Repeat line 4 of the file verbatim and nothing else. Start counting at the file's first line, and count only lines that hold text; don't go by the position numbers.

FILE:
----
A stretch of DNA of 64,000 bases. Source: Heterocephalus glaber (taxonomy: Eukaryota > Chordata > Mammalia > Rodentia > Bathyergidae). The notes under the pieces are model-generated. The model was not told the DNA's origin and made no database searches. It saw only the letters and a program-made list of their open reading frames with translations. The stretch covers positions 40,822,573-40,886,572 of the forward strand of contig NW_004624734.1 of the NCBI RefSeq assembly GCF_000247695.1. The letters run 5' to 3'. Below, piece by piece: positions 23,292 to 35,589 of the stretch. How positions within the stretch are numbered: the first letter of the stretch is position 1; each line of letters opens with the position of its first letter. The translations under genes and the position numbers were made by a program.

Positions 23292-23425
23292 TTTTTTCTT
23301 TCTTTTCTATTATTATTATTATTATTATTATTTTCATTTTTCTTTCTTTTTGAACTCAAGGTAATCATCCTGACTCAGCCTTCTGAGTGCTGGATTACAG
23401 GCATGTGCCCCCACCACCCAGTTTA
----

23301 TCTTTTCTATTATTATTATTATTATTATTATTTTCATTTTTCTTTCTTTTTGAACTCAAGGTAATCATCCTGACTCAGCCTTCTGAGTGCTGGATTACAG